Is the world ready for a grocery that sells everything for a single price of five shekels ($1.28, or the equivalent in local currency)?
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Josef Elias, one of three partners in the Green Lantern Group, which completed an agreement Sunday to invest 50 million shekels in the Cofix Group, is confident it is.
“We think there’s great potential in expanding the innovative Super Cofix concept internationally,” he said. “We’re seriously investigating opportunities overseas and believe in the market disruption that Cofix’s controlling shareholder, Avi Katz, is leading.”
Cofix Group is most famous for its Cofix chain of cafes, where everything from soup to nuts (and, of course, coffee) sells for five shekels. But Green Lantern is putting its money – which is coming in the form of $20 million in cash and the rest as a loan – into the cafes’ sister chain of groceries, Super Cofix.
With Israeli shoppers focused more than ever on prices, Super Cofix has easily found a niche in the food retail sector. Each Super Cofix will carry a range of about 600-700 products on its shelves, but despite the limited selection Super Cofix says it offers all the basic necessities a typical household needs.
Super Cofix opened its first store in September 2013 and today counts 10 branches, with another 11 in development. That makes it a minnow even by Israeli food-retailer standards, with revenues last year of just 5.4 million shekels. But Katz has big ambitions – opening two new stores every month till he reaches a target of 120. Green Lantern is providing the financing.
“Beyond the financing contribution, the partnership with Green Lantern is strategic and professional. The fund managers have a lot of experience in food retail,” said Haim Aharon, Super Cofix’s CEO.”
Besides Elias, Green Lantern’s three partners are Danny Ben-Rei and Richard Hunter, the latter a UK immigrant who has been CEO of McCann Erickson Israel and of Israel’s biggest supermarket chain, Super-Sol. To date, the fund has invested 200 million shekels in other businesses, among them the Holmes Place chain of fitness centers.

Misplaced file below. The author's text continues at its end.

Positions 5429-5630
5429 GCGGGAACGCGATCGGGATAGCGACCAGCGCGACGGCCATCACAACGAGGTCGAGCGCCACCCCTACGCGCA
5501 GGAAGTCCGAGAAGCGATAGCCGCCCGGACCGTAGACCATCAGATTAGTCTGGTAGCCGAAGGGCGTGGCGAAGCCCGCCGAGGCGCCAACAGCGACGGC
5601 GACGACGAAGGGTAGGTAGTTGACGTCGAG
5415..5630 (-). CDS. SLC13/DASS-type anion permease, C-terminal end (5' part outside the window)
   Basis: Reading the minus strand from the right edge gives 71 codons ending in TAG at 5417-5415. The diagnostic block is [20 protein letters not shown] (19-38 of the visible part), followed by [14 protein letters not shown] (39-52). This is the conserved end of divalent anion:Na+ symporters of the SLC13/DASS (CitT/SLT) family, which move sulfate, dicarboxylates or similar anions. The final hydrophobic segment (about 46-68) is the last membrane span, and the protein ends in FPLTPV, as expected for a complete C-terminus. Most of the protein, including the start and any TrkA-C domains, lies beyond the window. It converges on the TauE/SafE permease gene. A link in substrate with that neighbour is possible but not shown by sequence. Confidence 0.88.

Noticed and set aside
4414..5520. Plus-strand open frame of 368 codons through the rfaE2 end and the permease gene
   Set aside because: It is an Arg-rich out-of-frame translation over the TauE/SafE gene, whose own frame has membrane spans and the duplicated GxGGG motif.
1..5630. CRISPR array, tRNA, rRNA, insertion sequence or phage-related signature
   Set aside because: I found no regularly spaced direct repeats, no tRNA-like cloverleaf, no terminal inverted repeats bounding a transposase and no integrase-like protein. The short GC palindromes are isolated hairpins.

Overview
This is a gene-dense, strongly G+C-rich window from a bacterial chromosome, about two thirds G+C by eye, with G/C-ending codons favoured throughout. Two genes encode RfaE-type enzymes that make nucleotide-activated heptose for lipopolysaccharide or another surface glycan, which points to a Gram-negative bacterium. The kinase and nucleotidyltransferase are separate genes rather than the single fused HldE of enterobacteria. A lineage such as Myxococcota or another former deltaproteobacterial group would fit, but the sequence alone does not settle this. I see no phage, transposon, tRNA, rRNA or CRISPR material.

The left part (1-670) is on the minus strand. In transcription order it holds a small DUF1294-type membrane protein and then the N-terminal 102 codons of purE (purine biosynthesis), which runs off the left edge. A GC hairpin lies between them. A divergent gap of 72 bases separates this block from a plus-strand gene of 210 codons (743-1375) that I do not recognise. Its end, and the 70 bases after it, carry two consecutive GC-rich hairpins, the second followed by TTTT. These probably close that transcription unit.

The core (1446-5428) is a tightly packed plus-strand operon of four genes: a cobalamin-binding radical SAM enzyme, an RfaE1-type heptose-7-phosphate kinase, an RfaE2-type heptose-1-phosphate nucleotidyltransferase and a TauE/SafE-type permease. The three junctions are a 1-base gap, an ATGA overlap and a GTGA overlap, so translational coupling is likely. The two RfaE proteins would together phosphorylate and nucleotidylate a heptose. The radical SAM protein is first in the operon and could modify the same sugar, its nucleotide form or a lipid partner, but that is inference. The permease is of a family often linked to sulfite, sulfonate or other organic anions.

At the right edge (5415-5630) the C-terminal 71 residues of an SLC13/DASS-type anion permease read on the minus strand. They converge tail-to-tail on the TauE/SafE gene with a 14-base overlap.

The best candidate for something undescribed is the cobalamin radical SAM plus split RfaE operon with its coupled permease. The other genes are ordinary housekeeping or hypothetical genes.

Aharon is a little more circumspect about taking the Cofix concept overseas and indicated the focus this year would be on domestic expansion. “We’re always getting calls about the possibility of launching a chain of cafes of Super Cofix abroad, and we’re exploring them. At the moment, there’s nothing concrete,” he said.
Cofix Group began trading on the Tel Aviv Stock Exchange last May after it merged with a shell company. In the period that followed, its shares rallied and at their peak the company had a market capitalization of 210 million shekels. But since then, its price has fallen by close to a third and on Sunday it closed up 0.6% at 13.05 shekels.
One reason for the shares’ decline is the concern about fourth-quarter earnings, which won’t be published until next month. Winter is usually a low point for supermarket sales, but Super Cofix is especially vulnerable because its main branches are in Jerusalem, which has been hit hard by the wave of Palestinian stabbing attacks over the last five months, said Aharon.
“The malls are reluctant to rent to the chain and so most of our stories on street stores,” he said. “The security situation in Jerusalem affects us.”